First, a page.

Why do humans deliberately cause harm and loss to others? Most usually it is a matter of conflicting needs and circumstances producing anger and desperation. The hungry person steals bread, the angry person lashes out. Those subject to long-term exploitation or unfairness seethe with resentment. Emotional pain is notable for its ability to persist. Our ability to relive an event or insult in memory allows anger to seethe and grow, and anger eventually wants expression. Moral and legal codes are devised to deter humans from acting on those emotions in ways that cause harm and loss. Some people seem to have defect of mind or character that makes them more willing to cause harm and loss. To them society's duty is first to educate and retrain, but second to restrain and prevent harm.

So, a Neopagan Theodicy:
1: That the multiple nature of existence naturally produces occasional conflicts among systems and individuals.
2: That these conflicts can produce harm, loss and pain. This is what I mean by "evil". (A Pagan theology need not make 'obedience' a primary virtue - merely disobeying is not itself evil, but only by it's result.)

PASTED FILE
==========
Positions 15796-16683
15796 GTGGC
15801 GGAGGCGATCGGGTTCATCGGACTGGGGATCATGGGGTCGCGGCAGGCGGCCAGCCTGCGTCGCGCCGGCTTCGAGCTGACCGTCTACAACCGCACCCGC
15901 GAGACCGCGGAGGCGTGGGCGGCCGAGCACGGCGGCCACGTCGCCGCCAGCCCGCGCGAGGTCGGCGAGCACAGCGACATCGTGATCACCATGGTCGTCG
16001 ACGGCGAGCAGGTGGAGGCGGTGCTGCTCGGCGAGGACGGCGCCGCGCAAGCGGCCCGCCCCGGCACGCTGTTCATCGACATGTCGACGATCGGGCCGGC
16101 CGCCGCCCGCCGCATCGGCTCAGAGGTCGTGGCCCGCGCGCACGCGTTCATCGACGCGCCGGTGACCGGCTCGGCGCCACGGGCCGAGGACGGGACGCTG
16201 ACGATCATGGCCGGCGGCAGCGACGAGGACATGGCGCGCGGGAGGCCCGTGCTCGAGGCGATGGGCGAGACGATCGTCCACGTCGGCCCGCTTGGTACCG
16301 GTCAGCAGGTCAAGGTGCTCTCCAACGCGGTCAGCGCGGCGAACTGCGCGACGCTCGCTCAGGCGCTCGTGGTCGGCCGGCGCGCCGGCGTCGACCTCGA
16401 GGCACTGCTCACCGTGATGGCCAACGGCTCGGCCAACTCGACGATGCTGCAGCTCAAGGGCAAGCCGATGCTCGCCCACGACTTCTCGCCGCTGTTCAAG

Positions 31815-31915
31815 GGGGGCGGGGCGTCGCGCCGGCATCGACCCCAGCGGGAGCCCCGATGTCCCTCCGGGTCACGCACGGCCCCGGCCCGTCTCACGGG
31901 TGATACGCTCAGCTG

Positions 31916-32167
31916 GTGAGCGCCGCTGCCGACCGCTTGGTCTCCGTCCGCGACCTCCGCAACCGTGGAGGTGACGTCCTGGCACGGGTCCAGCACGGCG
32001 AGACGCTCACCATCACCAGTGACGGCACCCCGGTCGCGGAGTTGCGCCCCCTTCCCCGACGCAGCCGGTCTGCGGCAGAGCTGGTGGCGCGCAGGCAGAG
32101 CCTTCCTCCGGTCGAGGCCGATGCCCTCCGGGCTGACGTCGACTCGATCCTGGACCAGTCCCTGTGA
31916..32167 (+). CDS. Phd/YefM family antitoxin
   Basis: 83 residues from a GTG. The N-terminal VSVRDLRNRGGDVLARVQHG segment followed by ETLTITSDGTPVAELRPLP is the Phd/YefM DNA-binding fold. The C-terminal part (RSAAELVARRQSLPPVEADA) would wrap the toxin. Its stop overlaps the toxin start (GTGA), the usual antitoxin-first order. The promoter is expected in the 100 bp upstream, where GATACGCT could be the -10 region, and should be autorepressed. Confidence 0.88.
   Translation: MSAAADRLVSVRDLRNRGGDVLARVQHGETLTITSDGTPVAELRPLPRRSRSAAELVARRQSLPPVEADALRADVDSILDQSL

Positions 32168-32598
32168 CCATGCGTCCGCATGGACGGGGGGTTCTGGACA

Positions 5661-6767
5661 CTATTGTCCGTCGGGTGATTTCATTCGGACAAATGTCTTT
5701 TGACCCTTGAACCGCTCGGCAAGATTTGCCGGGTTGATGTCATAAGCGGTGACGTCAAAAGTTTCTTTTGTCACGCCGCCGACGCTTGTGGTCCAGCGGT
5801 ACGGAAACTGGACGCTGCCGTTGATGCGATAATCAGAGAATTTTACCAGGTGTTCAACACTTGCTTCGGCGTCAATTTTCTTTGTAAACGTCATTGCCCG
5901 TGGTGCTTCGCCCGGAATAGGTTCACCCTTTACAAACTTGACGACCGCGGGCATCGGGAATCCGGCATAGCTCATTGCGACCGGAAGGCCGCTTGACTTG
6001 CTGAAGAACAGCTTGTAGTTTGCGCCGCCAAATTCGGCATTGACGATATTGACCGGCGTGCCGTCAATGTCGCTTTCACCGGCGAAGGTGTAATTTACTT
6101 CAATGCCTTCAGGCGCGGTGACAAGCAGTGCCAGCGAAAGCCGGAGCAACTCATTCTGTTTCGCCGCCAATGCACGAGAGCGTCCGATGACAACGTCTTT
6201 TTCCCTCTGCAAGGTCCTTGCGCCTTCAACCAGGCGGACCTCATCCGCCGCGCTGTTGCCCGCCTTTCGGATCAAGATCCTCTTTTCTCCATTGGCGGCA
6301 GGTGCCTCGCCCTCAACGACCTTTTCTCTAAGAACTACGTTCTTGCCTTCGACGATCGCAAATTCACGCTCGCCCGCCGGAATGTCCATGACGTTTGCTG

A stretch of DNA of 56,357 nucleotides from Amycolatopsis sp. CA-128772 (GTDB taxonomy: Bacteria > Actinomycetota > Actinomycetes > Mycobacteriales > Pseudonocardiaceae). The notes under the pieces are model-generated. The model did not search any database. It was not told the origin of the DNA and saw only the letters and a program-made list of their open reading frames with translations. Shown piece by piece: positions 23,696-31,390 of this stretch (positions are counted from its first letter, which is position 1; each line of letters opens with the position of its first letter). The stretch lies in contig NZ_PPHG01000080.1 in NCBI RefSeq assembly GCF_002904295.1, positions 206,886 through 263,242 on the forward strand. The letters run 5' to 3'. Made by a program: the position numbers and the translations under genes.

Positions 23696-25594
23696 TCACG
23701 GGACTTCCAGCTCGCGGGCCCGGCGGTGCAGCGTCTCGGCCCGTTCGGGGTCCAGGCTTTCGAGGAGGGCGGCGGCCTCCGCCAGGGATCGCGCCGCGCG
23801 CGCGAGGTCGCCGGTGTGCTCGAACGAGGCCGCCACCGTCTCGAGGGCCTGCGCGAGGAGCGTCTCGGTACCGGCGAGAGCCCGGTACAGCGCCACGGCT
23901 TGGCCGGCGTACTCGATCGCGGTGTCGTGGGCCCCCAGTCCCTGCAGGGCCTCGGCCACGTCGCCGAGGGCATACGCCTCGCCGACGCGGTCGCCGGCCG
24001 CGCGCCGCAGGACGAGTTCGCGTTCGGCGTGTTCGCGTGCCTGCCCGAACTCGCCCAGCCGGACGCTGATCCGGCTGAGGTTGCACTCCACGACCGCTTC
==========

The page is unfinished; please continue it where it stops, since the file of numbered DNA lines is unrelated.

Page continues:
3: That the Gods often teach how to avoid evil, but more directly, the Gods and spirits give wisdom to humans, and humans devise strategies to avoid evil.
4: That moral codes are local and conditional, not themselves given by divine fiat. It is between the society and the individual as to how codes are formed and enforced.
Without the conflict between an all-loving all-creator god and the facts of existence, the problem of evil becomes rather simpler

Tuesday, May 4, 2010

The Coolest Thing I've Seen This Week

For something completely different, I found this marvelous paper on neurological studies of Brazilian mediums. Along the way we get comparitive neuroanatomy of buddhist meditations, Carmelites, and enthusiastic Christians (no sorcerers of any type, more's the pity.). The observations of the mediums' process sound so very similar to what I see Neopagan seers and trancers doing. There's more neuroanatomy than most folks will care about, but the summaries, theories and observations are worth a read.

The paper is by various science folks, including our old Starwood chum Stanley Krippner, certainly a Dean of Weirdo Studies by now.

There's just so much good stuff:

• "The term “severely dissociative” could be reframed as “intensively imaginative” when culture-bound beliefs and practices are taken into account."

• "From the perspective of modern neuroscience, all behaviors and experiences have typically been related to the dynamic matrix of chemical and electromagnetic events within the human brain. However, resuming a rigorous, open-minded and comprehensive investigation of trance and mediumship may provide important evidence and many insights capable of advancing an alternative understanding of mind-brain relationships."

• Eight good reasons why brain research need not lead to materialist conclusions about mind.

Usually these Coolest Thing posts are funnier than this, but this is cool.